Fundraising efforts are ongoing, and we have raised over $400,000 of the $1.7 million dollar project. Another $450,000 is needed by April 2018 in order to reach our halfway mark and begin construction on the new center. We ask for your donation to help bring us closer to this goal and allow us to break ground as spring arrives in Tibet.

Click HERE to donate.

Shedra site with new temple overlay


The new Kilung Shedra, Children’s School and Community Center will allow the children and monks to return to the Kilung Valley to continue their studies and education close to home.
The structure will also provide expanded space for a girl’s school, medical and health care, and community development activities.

Click HERE to donate.

Pioneering solar technology at the Kilung Monastery

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The Kilung Monastery has installed a deep well to provide running water to the Kilung Community and the new shedra being designed and rebuilt, thanks to generous Chinese donors. But how to keep the water running and the pipes warm enough to freeze? A group of solar and tech companies in China collaborated on a high-altitude project at the Kilung Monastery to install solar power and deliver the electricity needed for the water system.

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The panels are up and running, snowstorm not withstanding, and generating power for clean drinking water at the shedra!

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Yogurt project a big success!

This video shares the successful story of the yogurt project!

 

wechatimg19The Dzachuka Nomad Yogurt Collective, launched by the Kilung Foundation with the support of generous donors, is thriving!

Now in its second year, the yogurt is very popular and the business has been awarded a RMB 500,000 grant by the local Chinese government ($80,000).

This will enable the collective to increase the herd size of the females yaks, called ‘dri’, that are milked for the yogurt.

 

wechatimg23 Currently the yogurt is being made “home style”. The daily production of 30 tubs of yogurt is sold directly from a refrigerator in the delivery van parked on the streets of Sershul, always selling out.

The grant will fund a commercial kitchen for a more efficient and hygienic production of the yogurt in larger quantities, as well as a retail shop. The increased production and sales will engage additional families, thus providing more employment.

The vision of the Kilung Foundation in launching this economic development project has been achieved. In fact, the success of the yogurt business has inspired three more yogurt businesses to start! Now even more nomad families have been able to keep their animals and increase their herds. Relocated nomads who have lost their animals have employment in town as well as a continued connection with yaks and their traditional nomad culture.  And there will be enough healthy, delicious and local yak yogurt in Sershul to meet the demand!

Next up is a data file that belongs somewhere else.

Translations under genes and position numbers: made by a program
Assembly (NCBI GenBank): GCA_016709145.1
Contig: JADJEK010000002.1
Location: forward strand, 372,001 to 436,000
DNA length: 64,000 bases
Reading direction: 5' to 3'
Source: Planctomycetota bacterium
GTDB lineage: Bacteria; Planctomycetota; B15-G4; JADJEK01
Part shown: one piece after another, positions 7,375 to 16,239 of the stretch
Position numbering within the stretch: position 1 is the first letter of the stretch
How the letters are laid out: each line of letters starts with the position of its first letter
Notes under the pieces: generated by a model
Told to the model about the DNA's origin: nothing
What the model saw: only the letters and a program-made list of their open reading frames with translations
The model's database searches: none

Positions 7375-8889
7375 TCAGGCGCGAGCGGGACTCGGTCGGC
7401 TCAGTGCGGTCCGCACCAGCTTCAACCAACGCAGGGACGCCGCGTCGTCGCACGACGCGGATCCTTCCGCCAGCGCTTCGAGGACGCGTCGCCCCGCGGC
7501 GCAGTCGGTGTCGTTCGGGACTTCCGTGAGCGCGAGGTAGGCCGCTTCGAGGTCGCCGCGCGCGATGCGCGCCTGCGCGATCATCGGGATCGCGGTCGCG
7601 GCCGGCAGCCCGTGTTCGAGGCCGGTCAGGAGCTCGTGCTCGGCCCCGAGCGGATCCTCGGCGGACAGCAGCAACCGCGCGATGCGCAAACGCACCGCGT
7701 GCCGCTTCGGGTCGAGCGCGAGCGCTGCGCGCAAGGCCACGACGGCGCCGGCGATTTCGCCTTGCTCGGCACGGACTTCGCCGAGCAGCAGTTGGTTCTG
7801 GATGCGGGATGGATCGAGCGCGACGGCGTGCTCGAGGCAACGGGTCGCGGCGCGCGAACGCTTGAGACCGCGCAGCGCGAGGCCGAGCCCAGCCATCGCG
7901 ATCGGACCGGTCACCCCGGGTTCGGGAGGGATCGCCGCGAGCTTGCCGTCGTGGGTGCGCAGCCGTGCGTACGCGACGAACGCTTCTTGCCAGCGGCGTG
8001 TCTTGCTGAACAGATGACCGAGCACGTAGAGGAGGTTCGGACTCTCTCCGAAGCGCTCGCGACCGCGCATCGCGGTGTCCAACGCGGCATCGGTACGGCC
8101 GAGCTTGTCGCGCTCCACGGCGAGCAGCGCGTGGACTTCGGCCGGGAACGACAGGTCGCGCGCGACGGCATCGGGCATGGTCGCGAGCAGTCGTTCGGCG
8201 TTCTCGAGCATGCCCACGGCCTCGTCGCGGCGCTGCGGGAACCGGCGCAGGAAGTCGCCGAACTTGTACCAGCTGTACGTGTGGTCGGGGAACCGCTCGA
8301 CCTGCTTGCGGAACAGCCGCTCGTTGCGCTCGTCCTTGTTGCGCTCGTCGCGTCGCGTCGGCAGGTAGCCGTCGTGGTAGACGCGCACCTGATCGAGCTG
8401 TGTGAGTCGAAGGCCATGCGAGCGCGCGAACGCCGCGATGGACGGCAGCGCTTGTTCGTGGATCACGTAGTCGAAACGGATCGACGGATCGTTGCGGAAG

With this success, the Kilung Foundation is now looking to develop other value-added yak products that can be produced by the nomads.

 

Children move into monks cabins, and become monks!

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The tents that were set up shortly after the shedra fire for the children to sleep in did not last long. They were falling apart and leaking badly. With the advent of rainy, cold weather and the coming of winter, the children needed a new sleeping place.

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The monks gave up four of their retreat cabins to share with children so they have a warm, dry room. These monks have now doubled and tripled up in other cabins.

And not only did the children move into the monks cabins, they also became monks!

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The children at the Kilung Children’s School have been at the monastery over two years and have developed a strong connection with the monks, senior teachers, and their studies. They were eager to become a monk in the Year of the Monkey. Historically, if there is interest, families want their children to be ready do to this during the Year of the Monkey celebration of the Birth of Guru Rinpoche that happens every twelve years.

The children are young to make this decision, so there was a discussion with the parents and families, all of whom were very excited and happy that their child wanted to become a monk at this auspicious time.

So, new robes were prepared, the families made contributions for tsok offerings and their children have become monks! The children are continuing their studies in grammar, reading, writing, history, as well as Buddhist prayers and sadhanas. The tradition of Tibetan Buddhism will continue strongly through this next generation.

The Kilung Children’s School is looking towards increasing its enrollment this year to include children who are not planning on being monks, as well children who have done so.

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The children will now be dry and cozy for the winter!

Twelve-Year Great Guru Rinpoche Celebration at the Kilung Monastery

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One of the most important dates in the Tibetan Buddhist calendar comes every twelve years, and celebrates Guru Rinpoche’s birth on the 10th day of the 5th month in the Year of the Monkey. This very auspicious day was August 13th this year and was celebrated by Tibetan Buddhists throughout the world.

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At the Kilung Monastery, the Guru Rinpoche celebration and tsok was held at the ancient Kilung temple.

To this date over 2000 donors from China and Taiwan have contributed to the shedra rebuilding project, and many of these donors additionally helped to sponsor the week-long celebration.